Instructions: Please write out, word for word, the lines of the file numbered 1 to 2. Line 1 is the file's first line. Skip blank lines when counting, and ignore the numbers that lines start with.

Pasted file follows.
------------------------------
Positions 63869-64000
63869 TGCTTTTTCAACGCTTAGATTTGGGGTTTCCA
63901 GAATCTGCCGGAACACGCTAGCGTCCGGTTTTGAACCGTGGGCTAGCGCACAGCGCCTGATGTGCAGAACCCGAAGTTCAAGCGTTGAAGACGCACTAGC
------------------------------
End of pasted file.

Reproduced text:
Positions 63869-64000
63869 TGCTTTTTCAACGCTTAGATTTGGGGTTTCCA